Friday, January 3, 2014
Section 377: A Violation of Fundamental Rights
July the 2nd, 2009, a Thursday, may have been a regular day for you or me. But for a community of close to 2.5 Million people, it was a day which would change the state of their existence. This is the day when the Delhi High court made a landmark decision of making India the 115th country to decriminalize homosexuality. But the ‘Gay pride’ could not stay for long. About 2 years, 5 months and 9 days later, the country was plunged back into oblivion that reminds us of the dark ages. Homosexuality was criminalized again in a country with close to 1 billion people, roughly 1/7th of the world.
It would be worthwhile to study how the LGBT rights are protected in the apex body of global organization, the United Nations. A landmark resolution, A/HRC/RES/17/19 passed on 14th of July in 2011, close to the time when Delhi High court declared article 377 unconstitutional, commissioned a study that documents discriminatory laws and practices and acts of violence against individuals based on their sexual orientation and gender identity in all regions of the world. Furthermore, the resolution called for a panel discussion to debate on the findings of the study. This resolution was formed on the basis of a fundamental law of Universal Declaration of Human Rights that affirms all human beings are born free and equal in dignity and rights and that everyone is entitled to all the rights and freedoms set forth in the Declaration, without distinction of any kind, such as race, color, sex, language, religion, political or other opinion, national or social origin, property, birth or other status. This resolution was historic in nature as it marked a huge change in the global stand towards homosexuality. While the world is becoming more considerate and progressive towards LGBT rights, the reinstatement of article 377 by our country may be a step in the wrong direction.
India is to a large extent in contradiction to the rights of equality and non discrimination it preaches to the outside world. But it is not new to see a nation put its own internal policy above that of the United Nations. India is at a juncture which makes it hard to choose between what its laws state and what it holds dear in principle. Articles 14-16 of the constitution embody this fundamental right of equality before law and non discrimination. Articles 17 and 18, collectively, further the philosophy of social equality. Article 15 prohibits discrimination on the basis of caste, creed, religion or sex and Article 19-22 guarantee freedom.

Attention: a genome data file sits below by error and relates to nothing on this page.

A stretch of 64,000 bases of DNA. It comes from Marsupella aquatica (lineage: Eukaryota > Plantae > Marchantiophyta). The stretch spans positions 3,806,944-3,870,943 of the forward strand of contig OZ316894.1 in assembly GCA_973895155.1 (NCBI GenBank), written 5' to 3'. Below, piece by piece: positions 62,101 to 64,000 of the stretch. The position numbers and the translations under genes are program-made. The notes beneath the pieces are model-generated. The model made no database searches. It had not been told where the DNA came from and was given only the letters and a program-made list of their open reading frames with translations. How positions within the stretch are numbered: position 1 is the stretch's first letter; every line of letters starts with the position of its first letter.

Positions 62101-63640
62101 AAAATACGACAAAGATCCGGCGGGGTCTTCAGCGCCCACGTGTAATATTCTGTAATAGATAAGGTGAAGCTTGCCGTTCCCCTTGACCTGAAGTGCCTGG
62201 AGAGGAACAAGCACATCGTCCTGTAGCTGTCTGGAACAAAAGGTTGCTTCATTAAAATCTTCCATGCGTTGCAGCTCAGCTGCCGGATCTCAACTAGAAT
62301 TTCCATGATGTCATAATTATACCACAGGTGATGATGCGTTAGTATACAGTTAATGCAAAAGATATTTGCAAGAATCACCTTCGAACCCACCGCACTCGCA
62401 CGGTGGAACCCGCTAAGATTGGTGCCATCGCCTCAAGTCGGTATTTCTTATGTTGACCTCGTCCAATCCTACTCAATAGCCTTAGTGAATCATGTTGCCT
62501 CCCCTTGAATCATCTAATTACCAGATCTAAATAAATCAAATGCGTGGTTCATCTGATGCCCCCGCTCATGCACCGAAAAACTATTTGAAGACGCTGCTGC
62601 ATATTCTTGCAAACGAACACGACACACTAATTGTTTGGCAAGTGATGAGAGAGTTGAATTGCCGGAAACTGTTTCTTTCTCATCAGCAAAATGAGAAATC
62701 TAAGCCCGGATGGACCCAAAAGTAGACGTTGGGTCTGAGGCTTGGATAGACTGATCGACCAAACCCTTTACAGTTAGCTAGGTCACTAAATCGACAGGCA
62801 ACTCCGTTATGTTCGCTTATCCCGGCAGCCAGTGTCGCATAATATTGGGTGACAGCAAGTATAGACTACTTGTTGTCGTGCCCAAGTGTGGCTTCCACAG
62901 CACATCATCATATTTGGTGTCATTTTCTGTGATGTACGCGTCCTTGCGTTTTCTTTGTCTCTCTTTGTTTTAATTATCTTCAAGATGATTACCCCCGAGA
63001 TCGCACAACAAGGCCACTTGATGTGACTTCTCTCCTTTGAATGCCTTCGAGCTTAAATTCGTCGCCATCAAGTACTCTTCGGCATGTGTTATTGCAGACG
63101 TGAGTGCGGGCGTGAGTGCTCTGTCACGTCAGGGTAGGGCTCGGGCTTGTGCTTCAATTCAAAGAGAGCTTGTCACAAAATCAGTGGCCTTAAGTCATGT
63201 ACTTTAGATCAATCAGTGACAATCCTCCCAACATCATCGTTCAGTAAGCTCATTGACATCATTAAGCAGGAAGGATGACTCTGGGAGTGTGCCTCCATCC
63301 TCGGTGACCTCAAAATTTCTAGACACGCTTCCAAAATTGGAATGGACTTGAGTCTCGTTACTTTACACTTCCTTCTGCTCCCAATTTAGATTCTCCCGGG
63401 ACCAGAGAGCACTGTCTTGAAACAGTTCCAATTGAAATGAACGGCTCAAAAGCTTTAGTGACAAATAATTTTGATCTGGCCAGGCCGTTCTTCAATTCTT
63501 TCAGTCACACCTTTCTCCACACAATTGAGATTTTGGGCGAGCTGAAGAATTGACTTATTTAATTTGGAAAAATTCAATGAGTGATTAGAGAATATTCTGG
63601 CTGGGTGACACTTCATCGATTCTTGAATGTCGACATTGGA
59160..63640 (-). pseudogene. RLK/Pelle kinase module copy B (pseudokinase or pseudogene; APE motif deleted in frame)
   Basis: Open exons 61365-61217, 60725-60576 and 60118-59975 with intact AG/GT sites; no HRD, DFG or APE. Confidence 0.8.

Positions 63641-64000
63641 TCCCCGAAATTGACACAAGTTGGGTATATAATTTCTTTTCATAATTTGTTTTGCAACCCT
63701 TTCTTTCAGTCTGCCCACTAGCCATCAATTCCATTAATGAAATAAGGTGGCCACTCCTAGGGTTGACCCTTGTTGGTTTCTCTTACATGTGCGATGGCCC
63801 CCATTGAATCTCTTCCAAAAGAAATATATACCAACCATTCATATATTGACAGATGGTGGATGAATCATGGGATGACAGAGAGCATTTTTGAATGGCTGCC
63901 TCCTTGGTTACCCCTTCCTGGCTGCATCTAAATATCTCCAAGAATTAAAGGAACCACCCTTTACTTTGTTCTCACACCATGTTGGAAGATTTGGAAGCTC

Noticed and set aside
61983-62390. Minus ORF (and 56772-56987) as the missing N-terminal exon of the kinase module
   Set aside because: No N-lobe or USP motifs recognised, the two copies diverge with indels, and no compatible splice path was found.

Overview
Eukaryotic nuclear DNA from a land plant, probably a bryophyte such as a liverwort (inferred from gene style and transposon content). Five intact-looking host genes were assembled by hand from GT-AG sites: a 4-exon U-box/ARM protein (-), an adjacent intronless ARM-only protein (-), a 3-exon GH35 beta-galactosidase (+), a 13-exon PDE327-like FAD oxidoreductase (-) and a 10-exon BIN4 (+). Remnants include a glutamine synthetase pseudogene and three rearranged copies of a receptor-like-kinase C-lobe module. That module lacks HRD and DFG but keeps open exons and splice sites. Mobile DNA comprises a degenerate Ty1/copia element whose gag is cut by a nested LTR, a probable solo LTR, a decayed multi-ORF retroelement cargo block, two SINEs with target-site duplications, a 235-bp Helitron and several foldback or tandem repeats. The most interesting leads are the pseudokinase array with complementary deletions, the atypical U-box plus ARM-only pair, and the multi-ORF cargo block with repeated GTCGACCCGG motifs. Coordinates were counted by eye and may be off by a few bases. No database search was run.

A relic of the Raj, article 377 subdues the right to freedom. It does so by preventing two consenting adults to take a step which both deem fit harmless to each other and society at large. While it is true that some might argue that gay sex can be a cause of AIDS but with 2.08 million cases of HIV in 2011, the LGBT population can’t be blamed for this menace in its entirety. The article also stands in contradiction to the principles of equality before law defined in article 14-16 by chastising the LGBT community and making it criminal in the eyes of the law. Also, while homosexuality isn’t much of a public evil like marital rape, it still is criminalized as it is considered unnatural. It wouldn’t also be a stretch to imagine that the number of hate crimes towards the LGBT community may increase if the law chooses to not consider them to merit an inclusion into the society in a legal sense.
In this article, we have mentioned the situation of how international laws and our own ideals of freedom and justice are violated by this overturning of a major decision. It is for every citizen of the country to now decide whether just the ‘unnaturalness’ of an act of love is a reason enough to violate the basic rights of man and citizen.
Article written by Vistrit Choudhary, a writer and volunteer with the Zerocrime initiative